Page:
How to Succeed in Business Without Really Trying is one of only eight musicals ever to win the Pulitzer Prize for Drama, and it’s also the first Broadway musical to be turned into a movie. Featuring peppy ’60s tunes and needle-sharp satire that holds up half a century later, this fanciful tale of corporate climbers battling power, sex, office politics, backstabbing colleagues, caffeine addiction, and matters of the heart still packs a punch.

With a book by Abe Burrows, Jack Weinstock and Willie Gilbert and music by Frank Loesser (who penned the songs to Guys and Dolls, Once Loved, and The Four Window Girl), How to Succeed in Business Without Really Try tells the story of J. Pierrepont Finch, a window washer who reads a little handbook on business etiquette and rises from his position in the World Wide Wicket Company to become chairman of the board. It opened on October 14, 1961, at the 46th Street Theatre and ran for 1417 performances before closing March 6, 1965.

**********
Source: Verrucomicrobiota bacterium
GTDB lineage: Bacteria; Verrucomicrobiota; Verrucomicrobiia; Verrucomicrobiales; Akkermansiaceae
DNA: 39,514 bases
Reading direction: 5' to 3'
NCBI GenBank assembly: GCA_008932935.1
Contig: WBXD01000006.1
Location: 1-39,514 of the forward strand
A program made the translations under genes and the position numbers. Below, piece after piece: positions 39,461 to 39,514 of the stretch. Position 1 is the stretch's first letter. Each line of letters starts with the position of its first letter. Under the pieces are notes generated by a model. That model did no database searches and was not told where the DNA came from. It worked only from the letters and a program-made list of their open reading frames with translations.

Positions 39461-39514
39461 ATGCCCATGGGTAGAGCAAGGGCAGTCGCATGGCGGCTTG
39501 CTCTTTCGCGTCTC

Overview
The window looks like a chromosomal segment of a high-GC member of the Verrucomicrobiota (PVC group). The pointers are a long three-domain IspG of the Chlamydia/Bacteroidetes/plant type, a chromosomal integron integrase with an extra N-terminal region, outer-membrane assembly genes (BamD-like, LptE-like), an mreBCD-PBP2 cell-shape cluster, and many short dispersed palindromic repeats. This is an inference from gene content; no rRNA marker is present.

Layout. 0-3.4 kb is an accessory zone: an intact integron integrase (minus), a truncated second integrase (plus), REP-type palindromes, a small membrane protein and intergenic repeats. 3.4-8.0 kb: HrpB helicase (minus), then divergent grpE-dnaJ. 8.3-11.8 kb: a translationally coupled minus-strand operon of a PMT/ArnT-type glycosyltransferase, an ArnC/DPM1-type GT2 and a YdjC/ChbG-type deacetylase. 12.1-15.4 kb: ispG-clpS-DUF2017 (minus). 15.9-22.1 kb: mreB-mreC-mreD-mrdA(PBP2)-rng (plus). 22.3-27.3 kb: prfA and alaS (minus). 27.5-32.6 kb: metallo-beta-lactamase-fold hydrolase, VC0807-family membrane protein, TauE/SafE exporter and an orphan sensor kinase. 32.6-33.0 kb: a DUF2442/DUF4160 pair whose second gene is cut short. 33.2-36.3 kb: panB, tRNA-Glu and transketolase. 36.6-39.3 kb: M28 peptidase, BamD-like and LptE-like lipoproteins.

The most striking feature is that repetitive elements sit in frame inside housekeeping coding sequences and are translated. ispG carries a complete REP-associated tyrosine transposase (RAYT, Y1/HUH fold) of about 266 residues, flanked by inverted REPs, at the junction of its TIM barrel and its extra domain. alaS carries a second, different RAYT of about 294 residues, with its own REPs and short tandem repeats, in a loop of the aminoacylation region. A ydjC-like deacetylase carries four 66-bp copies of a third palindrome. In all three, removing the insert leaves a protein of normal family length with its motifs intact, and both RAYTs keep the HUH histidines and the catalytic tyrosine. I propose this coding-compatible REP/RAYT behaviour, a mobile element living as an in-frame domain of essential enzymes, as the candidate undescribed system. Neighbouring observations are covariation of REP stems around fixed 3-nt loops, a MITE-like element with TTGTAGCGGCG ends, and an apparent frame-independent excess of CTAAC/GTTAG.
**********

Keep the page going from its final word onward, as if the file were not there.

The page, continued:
In the days when many musicals spring from original concept (Stop the World I Want to Get Off, for example), it was a rarity to find a Broadway show that had been adapted from a book. But How to Succeed in Business was no ordinary book; it was a satire of self-help books and it was a best seller. It was that popularity that drew the attention of Abe Newborn, who brought it to the producers of Guys and Dolls and other musicals with the hope that they would produce it on stage.